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Ukraine is looking to establish a grain export route by train through the western border, Ukraine agricultural and food minister, Roman Leshenko, said in a statement. Currently, the Ukrainian government is discussing the abolishment of import duties on Ukraine grain with neighbouring countries so it could be delivered via Moldova to Romania – to the Black Sea ports not affected by the Russian military invasion, he added.

However, as much as 20 to 25% of the Ukrainian grain has already been lost, Leshenko said, referring to this year’s spring sowing campaign, which is delayed primarily at the territory invaded by Russian troops. Bigger problems could be avoided if a ceasefire agreement is signed shortly and farmers are provided with enough fuel and fertilizers, Leshenko added.

Read more about how the Ukraine-Russia tension impacts SA here.

At least one port should be opened

On March 9, Ukraine banned exports of grain and other food products to prevent a domestic humanitarian crisis. Even if the existing supply chain disruptions are resolved soon, the problems would most likely persist because farmers are fleeing the conflict is destroying infrastructure and equipment, Human Rights Watch (HRW) said in a statement.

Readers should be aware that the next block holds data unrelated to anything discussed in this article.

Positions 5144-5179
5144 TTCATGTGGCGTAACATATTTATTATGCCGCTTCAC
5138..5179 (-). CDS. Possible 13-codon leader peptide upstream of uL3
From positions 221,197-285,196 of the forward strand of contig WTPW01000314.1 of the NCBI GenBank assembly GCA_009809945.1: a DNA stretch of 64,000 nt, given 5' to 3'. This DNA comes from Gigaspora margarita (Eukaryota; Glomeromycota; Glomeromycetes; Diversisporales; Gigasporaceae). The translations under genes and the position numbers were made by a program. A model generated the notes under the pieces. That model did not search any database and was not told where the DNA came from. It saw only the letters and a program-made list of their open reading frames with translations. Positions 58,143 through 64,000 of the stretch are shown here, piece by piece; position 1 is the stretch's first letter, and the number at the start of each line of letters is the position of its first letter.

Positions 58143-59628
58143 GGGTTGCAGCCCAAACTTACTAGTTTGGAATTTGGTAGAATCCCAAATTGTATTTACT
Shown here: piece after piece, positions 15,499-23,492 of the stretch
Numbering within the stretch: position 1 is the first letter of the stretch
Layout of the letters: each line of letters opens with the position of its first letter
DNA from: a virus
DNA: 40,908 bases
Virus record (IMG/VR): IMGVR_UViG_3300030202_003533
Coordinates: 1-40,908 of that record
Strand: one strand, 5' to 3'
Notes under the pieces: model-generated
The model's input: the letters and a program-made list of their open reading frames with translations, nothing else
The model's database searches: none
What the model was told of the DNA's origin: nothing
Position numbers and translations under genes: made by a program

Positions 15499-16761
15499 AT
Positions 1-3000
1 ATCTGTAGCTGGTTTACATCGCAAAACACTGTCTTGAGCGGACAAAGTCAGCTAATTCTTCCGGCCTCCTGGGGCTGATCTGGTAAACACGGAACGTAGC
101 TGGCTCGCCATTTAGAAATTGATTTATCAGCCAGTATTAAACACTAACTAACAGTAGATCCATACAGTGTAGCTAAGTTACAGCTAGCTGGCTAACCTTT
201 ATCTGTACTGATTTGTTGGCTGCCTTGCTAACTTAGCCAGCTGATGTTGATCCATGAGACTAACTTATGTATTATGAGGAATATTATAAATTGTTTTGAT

“We need to open at least one port, so that we could export around five million tons of grain per month. In this case, there’ll be losses (of grain for the world market), but they won’t be critical,” Leshenko said. Ukraine has historically exported its grain, vegetable oils and other food products by ship. The country accounts for 11% of global wheat exports and 55% of sunflower oil exports.

“Global food chains demand global solidarity in times of crisis,” said Lama Fakih, the executive Middle East and North Africa director at HRW. “Without concerted action to address the supply and affordability of food, the conflict in Ukraine risks deepening the world’s food crisis, particularly in the Middle East and North Africa.”

Railway infrastructure is ready

The Ukraine state-owned railway operator also supported the idea of exporting grain by train, saying this would not only save the business but would also prevent the global food crisis. Several international organisations have recently voiced concerns that the Ukraine war could cause famine in some regions of the world.

Ukrainian Railways said it might deliver grain to borders with Romania, Hungary, Slovakia and Poland, from where grain can be delivered to ports and logistical hubs in European countries. Ukraine Railways said it could deliver 150 grain carriages per day to Romania, 45 to Poland, 17 to Hungary and 60 to Slovakia, with up to 70 tons of grain loaded on each carriage. – Press release, All About Feed